Trisha Posey was shocked when Councilor Nicole Stewart justified continuing and legalizing a noxious industrial activity next to her neighborhood. Tryon Woods HOA President Trisha Posey shared her letter to Council with Livable Raleigh:

Dear Ms. Stewart,

I watched this afternoon‘s presentation on the zoning case Z-49-20 and must admit my shock when I heard you speak in favor of the rezoning. I am beside myself that preference to a business that operated illegally to the detriment of human lives is the choice five out of eight council members supported. I would have appreciated you reaching back out to me to share your position had changed after we spoke on this matter, and you appeared to give community support.

The daily use of the fleet of industrial trucks will dump toxic fumes into our communities and create noise and light pollution that the site proposal buffer will not mitigate. This property has been left contaminated for nearly 20 years. Despite this, the greater public interest remains the residents living in our urban communities will be affected by the business’s daily operations of the fleet of industrial trucks.

I was transparent about this when we spoke, and I shared how the fumes affected my health and the health of neighboring residents. I spent my first year living here undergoing care with my ENT and was referred to a Pulmonary doctor to get my asthma under control after being exposed daily to the toxic fumes from the fleet of trucks. I shared with you that I experienced asthma attacks when I walked into my backyard from the carbon emissions that filled my backyard from the industrial trucks that entered and exited the vacant property. 

How can you defend this harmful toxic emission as just any other commercial business? It’s a FLEET, not one truck. 

How can you place the land clean-up left unattended by city officials for nearly 20 years over the immediate safety of human beings living in proximity and exposure to toxic conditions deemed harmful to humans by the CDC and EPA research? 

CDC and EPA report’s that we shared on the air, noise, and light pollution are evidence-based. How can you support this business operation over human safety and welfare?

On behalf of my community, I will continue to oppose and even appeal this decision based on the blatant disregard to comply with the city’s comprehensive plan to the detriment of public health.

Inconsistent with the 2030 Comprehensive Plan 

Policy LU 1.2—Future Land Use Map and Zoning Consistency

Policy LU 5.4—Density Transitions

Policy LU 5.5—Transitional and Buffer Zone Districts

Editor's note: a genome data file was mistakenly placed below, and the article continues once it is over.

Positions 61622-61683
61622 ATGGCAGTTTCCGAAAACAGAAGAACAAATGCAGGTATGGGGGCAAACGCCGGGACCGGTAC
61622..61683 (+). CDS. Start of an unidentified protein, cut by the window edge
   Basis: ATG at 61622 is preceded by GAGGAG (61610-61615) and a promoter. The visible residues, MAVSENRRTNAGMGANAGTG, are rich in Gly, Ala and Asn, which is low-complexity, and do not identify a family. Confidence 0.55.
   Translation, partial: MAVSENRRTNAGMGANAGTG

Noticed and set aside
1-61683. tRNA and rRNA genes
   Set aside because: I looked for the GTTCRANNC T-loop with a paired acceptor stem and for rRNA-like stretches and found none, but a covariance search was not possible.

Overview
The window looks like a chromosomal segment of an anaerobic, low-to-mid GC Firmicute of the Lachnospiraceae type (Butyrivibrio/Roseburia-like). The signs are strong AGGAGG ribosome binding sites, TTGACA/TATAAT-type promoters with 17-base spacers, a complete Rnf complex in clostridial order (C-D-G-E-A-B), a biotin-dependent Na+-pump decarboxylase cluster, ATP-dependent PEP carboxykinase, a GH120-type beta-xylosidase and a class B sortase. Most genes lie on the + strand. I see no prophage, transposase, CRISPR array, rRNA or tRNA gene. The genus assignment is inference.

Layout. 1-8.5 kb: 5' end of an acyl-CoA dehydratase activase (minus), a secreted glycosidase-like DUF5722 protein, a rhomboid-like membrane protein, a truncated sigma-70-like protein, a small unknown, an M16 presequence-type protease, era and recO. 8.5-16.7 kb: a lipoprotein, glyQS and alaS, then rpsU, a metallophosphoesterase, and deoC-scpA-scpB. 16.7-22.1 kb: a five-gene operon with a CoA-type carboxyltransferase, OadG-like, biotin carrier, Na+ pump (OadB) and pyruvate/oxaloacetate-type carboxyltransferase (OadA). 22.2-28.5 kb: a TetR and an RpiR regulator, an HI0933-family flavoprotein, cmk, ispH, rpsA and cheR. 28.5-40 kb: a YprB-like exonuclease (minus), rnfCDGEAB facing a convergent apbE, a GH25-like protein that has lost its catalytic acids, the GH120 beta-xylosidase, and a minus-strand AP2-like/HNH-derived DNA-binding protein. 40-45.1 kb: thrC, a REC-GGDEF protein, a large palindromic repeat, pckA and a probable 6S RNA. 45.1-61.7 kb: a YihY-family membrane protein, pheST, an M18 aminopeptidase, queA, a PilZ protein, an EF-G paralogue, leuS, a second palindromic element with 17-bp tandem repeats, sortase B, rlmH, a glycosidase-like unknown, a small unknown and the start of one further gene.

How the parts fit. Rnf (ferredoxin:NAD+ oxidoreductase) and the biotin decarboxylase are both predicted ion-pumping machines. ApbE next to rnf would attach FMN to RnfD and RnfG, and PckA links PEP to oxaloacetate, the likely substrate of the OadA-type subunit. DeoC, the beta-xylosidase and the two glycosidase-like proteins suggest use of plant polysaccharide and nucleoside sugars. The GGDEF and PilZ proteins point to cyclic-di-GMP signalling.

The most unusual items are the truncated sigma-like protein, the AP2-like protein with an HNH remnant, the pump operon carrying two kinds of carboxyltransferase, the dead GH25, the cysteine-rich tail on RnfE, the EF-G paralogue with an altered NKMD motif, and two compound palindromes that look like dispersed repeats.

Policy LU 5.6—Buffering Requirements

Policy LU 8.10—Infill Development

Policy EP 8.4 — Noise and Light Impacts 

Policy UD 1.10—Frontage

Policy UD 3.8—Screening of Unsightly Uses 

Policy UD 7.3—Design Guidelines 

You are tasked with one fundamental obligation as an elected official and that is to protect and serve the interest of the public.  This decision demonstrates a lack of human care by Council Members and disregard to uphold city policies.  I ask that you reconsider your decision and uphold the city’s comprehensive plan that is designed to serve and protect the greater public interest. Specifically, the diverse urban communities affected by this rezoning.  

Trisha Posey, Tryon Place Resident


Stormie Forte, District City Council

Mayor and City of Raleigh Council

Tryon Place Board Members

University Woods Board Members

Livable Raleigh 


17News and Observer

(Environmental Protection Agency, Health Effects of Particulates and Black Carbon, December 2013.)(Centers for Disease Control and Prevention and U.S. Department of Housing and Urban Development 2006).

Livable Raleigh initially reported on this rezoning case in early May.

Despite strong public opposition Z-49-20 (Tryon Road) was approved 5 to 3 (Forte, Cox, Buffkin voted against). Council, led by fake environmentalist Nicole Stewart, decided to legitimize an illegal operation and further harm the environment.

Any of the supporters could have recommended a non-industrial rezoning, or a financially viable and non-disruptive use like the self-storage use on the other side of the dump site from the neighborhood.

District D Councilor Stormie Forte told people that she was “vote trading” with Councilor Buffkin to deny the rezoning, but apparently was ineffective in securing enough votes to deny the rezoning, despite noting that her constituents in District D were opposed to the rezoning. Instead of making a motion to deny, Forte deferred to Mayor Pro Tem Stewart to make a motion to approve.